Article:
Perhaps because of this decisive blow, henceforth they did not come out with any positive movements. Morinaga prevented any penetration from them and their troops and ours merely exchanged fire.
No-one had imagined that the enemy would land at a place like Gunbi; it had been estimated that if he made a landing, it would probably be in an area west of Madang, so Karkar Island, Mugiru and Hansa were heavily guarded. The area west of Kiari was only lightly guarded. There were no forces allotted with this object; there were only some duty units in a few hidden shipping positions, and so there was really no fighting strength. So there was no resistance strength and what there was blown away by violent shelling from the ships.
Hitherto the landings had been made at weakly defended places. Even if we temporarily had a considerable strength of troops and stationed them along the 400 miles or so of coast where the enemy might intend to land, what would the result be? The dream would be to destroy on the sea, by means of the land forces, the enemy who were landing at different places at different times. In any case, we had very few troops.
It was impossible to obstruct the landing with our land units. The way to stop the landing was to show an attacking force in different places at different times and to have 100% effective activity from the air units. If this air power were weak it was quite impossible to stop the landing. It was pre-destination that our air power was so weak.
Well, how did this Nakano Group, cramped into a narrow area, afterwards advance to the Madang area? As I have mentioned before, the Finisterre Range is like the eel’s bed in literature; the only road through it is the coastal road that runs like a dog along the shore, and the only plain is near Gunbi. There was only enough level space to build one airfield. From the coast there rose immediately a precipitous slope, and if you looked at the Finisterres from Madang it was exactly as if there was a folding screen before you. It struck one with horror to think of a big movement here, with the enemy gazing across. From a commonsense point of view, it seemed completely impossible. Nevertheless, they did not capitulate. They had to break through. What about supplies on the way? The Navy at Rabaul also, having a similar sentiments in a similar situation, with the few submarines they had might be able to make efforts to supply them quickly? Supply was a matter of life or death for the moving troops.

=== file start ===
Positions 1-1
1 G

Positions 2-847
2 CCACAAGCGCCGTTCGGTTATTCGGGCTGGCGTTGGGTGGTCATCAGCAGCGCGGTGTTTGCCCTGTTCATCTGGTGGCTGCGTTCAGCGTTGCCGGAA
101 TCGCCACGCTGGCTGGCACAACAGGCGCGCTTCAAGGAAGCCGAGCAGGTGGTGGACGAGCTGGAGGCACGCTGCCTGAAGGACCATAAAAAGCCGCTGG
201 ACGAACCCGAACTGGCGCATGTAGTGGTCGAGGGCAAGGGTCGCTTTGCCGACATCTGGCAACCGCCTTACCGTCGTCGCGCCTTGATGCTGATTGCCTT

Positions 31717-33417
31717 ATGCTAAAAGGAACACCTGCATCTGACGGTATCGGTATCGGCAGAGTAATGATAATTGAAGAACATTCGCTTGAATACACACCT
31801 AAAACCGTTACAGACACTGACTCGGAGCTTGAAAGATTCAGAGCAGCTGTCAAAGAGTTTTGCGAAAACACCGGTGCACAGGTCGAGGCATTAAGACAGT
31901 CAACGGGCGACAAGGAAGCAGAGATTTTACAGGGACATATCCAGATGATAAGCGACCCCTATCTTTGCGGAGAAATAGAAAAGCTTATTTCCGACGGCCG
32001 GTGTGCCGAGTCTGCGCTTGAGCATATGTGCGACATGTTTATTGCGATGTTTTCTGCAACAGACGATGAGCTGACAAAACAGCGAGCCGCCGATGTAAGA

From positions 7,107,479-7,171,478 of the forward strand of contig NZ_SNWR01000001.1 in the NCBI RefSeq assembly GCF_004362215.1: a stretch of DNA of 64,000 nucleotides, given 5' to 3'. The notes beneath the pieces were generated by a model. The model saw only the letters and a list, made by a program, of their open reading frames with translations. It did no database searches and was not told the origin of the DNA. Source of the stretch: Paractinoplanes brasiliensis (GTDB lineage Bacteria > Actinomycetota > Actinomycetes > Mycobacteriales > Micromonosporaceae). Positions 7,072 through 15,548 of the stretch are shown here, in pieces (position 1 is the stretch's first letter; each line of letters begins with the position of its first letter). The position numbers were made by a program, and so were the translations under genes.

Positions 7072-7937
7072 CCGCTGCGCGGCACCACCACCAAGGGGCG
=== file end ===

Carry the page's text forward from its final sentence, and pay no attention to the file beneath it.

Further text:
Although the emergency supplies were not very great, three large submarines were necessary. It would be necessary for them to make a daring effort under the noses of the enemy. This was another difficulty in the midst of difficulties.
A report came from Rabaul about the submarine transport plan. And while the troops were watching and listening to know whether it would be a success or a failure, the first submarine was discovered by enemy aircraft and failed to reach its objective. The second was discovered and sunk by enemy aircraft, but the third fortunately succeeded with its supply. Unfortunately it was a small type and was only able to carry five tons of supplies.
The front group of the transferring troops, 51st Division, thought that to wait for the submarines to succeed would only mean that their already deficient food would be completely exhausted. Having had experience in crossing the Sarawaged Pass, they were optimistic about the transfer and they advanced without waiting for supplies. So that on the morning when the submarine was successful, this present of supplies for the 20th Division, which had had no experience in marches was a comradely gesture on the battlefield.